Two old-time bands, Crooked Pine and the Hogtown Squealers, share a bill at White Horse Black Mountain on Thursday, Oct. 3. 7:30 p.m., $10.
From a press release:
Fans of music drawing from the deep well of old-time American acoustic music can get a double dose when Crooked Pine and the Hogtown Squealers play the White Horse Black Mountain on Thursday, October 3 at 7:30 pm.
Since first coming together in the ’70s the members of Crooked Pine have played with each other and with other talented lineups on the Western North Carolina circuit and beyond. Their high energy playing has made Crooked Pine a favorite band with dancers, an energy that carries over into concert performance. Many of the songs and tunes are venerable, but the band’s command of the material makes each one fresh and very much their own, from railroad songs to fiddle tunes, to Crooked Pine treatments of classic and recent songs. The trio consists of multi-instrumentalists Craig Bannerman of Black Mountain (stand-up bass, mandolin, guitar, dulcimer, vocals), plus Brevard residents Marion Boatwright ( fiddle, banjo, guitar, and dulcimer, vocals) and Frank McConnell on guitar, hammered dulcimer, spoons, tin whistle and lead and harmony vocals.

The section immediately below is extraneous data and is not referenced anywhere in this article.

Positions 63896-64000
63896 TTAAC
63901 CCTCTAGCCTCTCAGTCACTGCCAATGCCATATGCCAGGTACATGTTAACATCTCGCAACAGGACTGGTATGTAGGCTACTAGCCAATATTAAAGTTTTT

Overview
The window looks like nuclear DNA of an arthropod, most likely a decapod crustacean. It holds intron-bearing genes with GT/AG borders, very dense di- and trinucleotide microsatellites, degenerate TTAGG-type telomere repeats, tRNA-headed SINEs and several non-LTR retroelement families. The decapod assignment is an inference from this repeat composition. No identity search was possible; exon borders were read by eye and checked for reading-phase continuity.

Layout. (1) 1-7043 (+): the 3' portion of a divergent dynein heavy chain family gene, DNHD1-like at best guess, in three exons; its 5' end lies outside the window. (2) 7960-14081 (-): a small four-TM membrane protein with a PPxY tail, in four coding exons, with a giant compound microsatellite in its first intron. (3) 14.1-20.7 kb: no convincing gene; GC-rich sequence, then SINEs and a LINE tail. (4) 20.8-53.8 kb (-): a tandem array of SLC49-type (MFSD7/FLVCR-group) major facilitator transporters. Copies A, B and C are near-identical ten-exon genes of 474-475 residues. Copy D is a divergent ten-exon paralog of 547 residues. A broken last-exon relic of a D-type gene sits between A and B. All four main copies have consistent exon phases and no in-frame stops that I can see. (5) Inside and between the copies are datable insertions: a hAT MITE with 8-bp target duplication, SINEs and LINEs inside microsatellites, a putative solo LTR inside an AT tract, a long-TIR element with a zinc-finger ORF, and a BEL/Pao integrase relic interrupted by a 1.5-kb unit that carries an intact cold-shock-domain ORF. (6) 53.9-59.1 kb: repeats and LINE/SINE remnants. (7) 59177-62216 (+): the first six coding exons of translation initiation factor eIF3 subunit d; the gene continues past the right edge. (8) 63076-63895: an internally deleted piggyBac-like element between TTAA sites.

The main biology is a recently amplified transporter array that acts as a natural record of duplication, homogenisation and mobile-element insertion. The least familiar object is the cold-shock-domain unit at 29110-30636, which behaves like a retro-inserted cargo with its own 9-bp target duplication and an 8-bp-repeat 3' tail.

For over twenty years Brevard’s Hogtown Squealers have offered a unique take on old-time fiddle tunes, classic honky-tonk and musical miscellany from America’s past and present. Like their forbears Uncle Dave Macon, Charlie Poole, and Gid Tanner and the Skillet Lickers they tap into tradition to make music that bears their own stamp. A set might include anything from Macon’s “Dixie Darling” to Carter Family songs to a “Squealerized” version of the “Thunder Road” moonshining movie theme. The current six piece Hogtown Squealers lineup includes John van Stein on accordion, Gary Wells on banjolin and mandolin, Keith Ward on guitar, fiddlers Susan Brown and Tommy Anderson, and Matt Gardner on bass.